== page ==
Further to the above I would suggest that in the professions that are involved in creating the housing there is a dismal failure and lack of representation in the sectors that would include developers, contractors, engineers, architects and the adequate training for trades-people of ethnic and gender descriptions who are qualified to offer their services towards a more holistic and equitable access to opportunities with the mayor’s agenda and goals.

Further to this, the complete and total disregard for research and development in the search for viable technological systems and solutions leave this housing industry stuck in obsolescence and overburdened economics of all possible kinds especially economics and project financing. This results in the unreasonable and unaffordable housing market at all demographic, psychographic and community levels.

The paradigm shift is impacting the entire human development and life support systems with housing being at the top of the list of human needs. Food, Clothing, and Shelter, according to Maslow, is below acceptable stands for all communities. There is an unhealthy imbalance in all of our “creative expressions”, economies, services, and the training for innovative solutions for living in the emerging world we have inherited. There is an exclusion that accompanies every one of these observations that needs to be addressed by the leadership in our communities, among the cultural, religious, civic, political and all other representatives who need to be engaged in understanding the complex dynamic of where we are in this evolutionary process of living in cities and having to step up to the reality the truth of our human condition for all people and what it would take for equitable opportunities for healthy lifestyles.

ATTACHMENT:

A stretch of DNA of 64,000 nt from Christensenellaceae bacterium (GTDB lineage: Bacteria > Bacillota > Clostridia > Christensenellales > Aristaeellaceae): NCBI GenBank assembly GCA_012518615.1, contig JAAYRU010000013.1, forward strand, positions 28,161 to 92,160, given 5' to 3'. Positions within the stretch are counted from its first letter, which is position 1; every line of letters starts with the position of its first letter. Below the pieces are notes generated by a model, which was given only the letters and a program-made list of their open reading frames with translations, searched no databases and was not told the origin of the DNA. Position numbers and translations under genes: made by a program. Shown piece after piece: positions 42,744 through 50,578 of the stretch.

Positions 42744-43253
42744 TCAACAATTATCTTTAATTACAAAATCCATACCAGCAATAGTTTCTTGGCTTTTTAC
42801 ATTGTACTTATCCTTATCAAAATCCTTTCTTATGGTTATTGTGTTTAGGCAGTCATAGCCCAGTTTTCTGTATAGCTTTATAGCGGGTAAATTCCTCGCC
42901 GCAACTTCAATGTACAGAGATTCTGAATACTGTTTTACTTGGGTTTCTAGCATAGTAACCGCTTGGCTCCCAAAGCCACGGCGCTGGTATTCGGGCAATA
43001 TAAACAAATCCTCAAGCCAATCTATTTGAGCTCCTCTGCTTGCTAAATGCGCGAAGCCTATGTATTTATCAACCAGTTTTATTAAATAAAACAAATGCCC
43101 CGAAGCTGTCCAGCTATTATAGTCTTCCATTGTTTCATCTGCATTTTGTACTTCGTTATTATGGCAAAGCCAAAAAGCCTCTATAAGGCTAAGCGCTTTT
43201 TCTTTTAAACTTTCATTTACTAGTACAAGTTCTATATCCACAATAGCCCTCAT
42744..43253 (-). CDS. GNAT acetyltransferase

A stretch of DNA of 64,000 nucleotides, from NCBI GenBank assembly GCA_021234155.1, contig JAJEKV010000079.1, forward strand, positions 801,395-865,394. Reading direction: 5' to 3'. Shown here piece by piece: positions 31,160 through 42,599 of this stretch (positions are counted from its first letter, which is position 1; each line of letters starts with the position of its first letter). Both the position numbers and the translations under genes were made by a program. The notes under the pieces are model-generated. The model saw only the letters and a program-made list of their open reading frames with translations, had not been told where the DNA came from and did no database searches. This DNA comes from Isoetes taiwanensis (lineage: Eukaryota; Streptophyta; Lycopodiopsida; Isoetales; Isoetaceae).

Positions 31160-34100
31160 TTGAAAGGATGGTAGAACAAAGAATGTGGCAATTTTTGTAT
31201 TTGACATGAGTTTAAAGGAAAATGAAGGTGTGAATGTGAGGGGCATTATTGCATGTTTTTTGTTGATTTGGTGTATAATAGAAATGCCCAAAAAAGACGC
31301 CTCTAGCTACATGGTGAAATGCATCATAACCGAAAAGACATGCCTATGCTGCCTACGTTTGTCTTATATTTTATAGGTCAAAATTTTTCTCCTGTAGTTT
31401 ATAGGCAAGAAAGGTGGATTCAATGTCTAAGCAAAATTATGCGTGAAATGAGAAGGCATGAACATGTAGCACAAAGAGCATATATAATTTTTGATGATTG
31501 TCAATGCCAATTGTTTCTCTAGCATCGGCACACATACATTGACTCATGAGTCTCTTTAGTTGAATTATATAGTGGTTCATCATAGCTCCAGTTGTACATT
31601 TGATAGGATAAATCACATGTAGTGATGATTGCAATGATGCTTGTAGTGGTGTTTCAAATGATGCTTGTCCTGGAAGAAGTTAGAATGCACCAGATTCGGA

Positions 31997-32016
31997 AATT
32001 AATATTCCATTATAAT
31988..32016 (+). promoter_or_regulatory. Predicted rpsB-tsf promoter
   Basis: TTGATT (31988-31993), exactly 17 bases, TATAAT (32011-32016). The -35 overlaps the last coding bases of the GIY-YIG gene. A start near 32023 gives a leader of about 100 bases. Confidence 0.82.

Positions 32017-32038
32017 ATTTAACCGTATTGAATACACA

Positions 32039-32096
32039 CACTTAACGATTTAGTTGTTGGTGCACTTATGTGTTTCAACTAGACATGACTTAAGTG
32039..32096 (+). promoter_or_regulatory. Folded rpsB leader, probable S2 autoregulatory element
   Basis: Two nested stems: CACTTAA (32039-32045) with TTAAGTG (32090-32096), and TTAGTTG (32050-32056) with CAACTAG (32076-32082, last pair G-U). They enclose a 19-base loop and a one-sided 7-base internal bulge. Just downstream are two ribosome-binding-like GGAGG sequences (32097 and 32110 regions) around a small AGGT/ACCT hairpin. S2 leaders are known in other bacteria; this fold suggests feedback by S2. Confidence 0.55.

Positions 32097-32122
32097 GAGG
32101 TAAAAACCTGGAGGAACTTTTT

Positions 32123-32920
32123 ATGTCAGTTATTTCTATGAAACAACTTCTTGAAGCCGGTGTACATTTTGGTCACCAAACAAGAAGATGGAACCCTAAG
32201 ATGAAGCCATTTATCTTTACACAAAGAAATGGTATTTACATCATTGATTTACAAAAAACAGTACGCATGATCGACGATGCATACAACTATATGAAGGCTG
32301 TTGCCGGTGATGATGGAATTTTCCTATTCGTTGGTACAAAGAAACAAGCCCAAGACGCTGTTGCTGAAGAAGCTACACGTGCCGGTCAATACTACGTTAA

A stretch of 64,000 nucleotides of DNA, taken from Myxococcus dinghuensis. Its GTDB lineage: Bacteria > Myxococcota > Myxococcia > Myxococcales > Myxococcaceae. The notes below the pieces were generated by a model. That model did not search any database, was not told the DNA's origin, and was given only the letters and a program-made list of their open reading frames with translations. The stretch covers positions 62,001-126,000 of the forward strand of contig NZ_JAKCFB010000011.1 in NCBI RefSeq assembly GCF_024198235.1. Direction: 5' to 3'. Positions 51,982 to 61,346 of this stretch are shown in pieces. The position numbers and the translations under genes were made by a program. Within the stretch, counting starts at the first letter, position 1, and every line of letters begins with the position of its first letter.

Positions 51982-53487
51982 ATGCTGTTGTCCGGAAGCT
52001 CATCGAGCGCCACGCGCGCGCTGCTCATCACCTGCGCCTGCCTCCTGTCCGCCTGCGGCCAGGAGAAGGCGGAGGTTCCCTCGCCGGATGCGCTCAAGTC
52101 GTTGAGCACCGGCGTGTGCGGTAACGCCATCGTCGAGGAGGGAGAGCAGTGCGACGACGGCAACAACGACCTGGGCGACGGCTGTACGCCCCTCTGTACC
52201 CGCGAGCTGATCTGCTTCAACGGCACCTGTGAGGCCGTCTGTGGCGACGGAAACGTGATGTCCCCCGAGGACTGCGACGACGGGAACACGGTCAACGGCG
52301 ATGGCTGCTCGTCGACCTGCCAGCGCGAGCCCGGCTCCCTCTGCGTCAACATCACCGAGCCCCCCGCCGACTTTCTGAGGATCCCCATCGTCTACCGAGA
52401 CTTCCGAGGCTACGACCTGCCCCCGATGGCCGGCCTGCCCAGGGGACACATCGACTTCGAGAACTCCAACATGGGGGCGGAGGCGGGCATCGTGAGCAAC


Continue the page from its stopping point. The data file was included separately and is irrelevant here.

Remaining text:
The city is missing the opportunity by not being able to take advantage of the real healing benefits that can be derived from a stress-less built environment its citizens can enjoy. My observation also is about the myopic self-interested perspectives we get in looking for solutions. Each divided and conquered community of whatever kind or persuasion has its own agenda with no regard for a holistic vision. A broader vision, that shifts our thinking, will be more inclusive, effective and human.

These are topics for feedback and collaboration in the dialog we need to engage in to define our lives.   1. What are the rudimentary principles of new policies for a sustainable and viable housing industry?

2. What is the role does housing play in the cultural economic development agenda?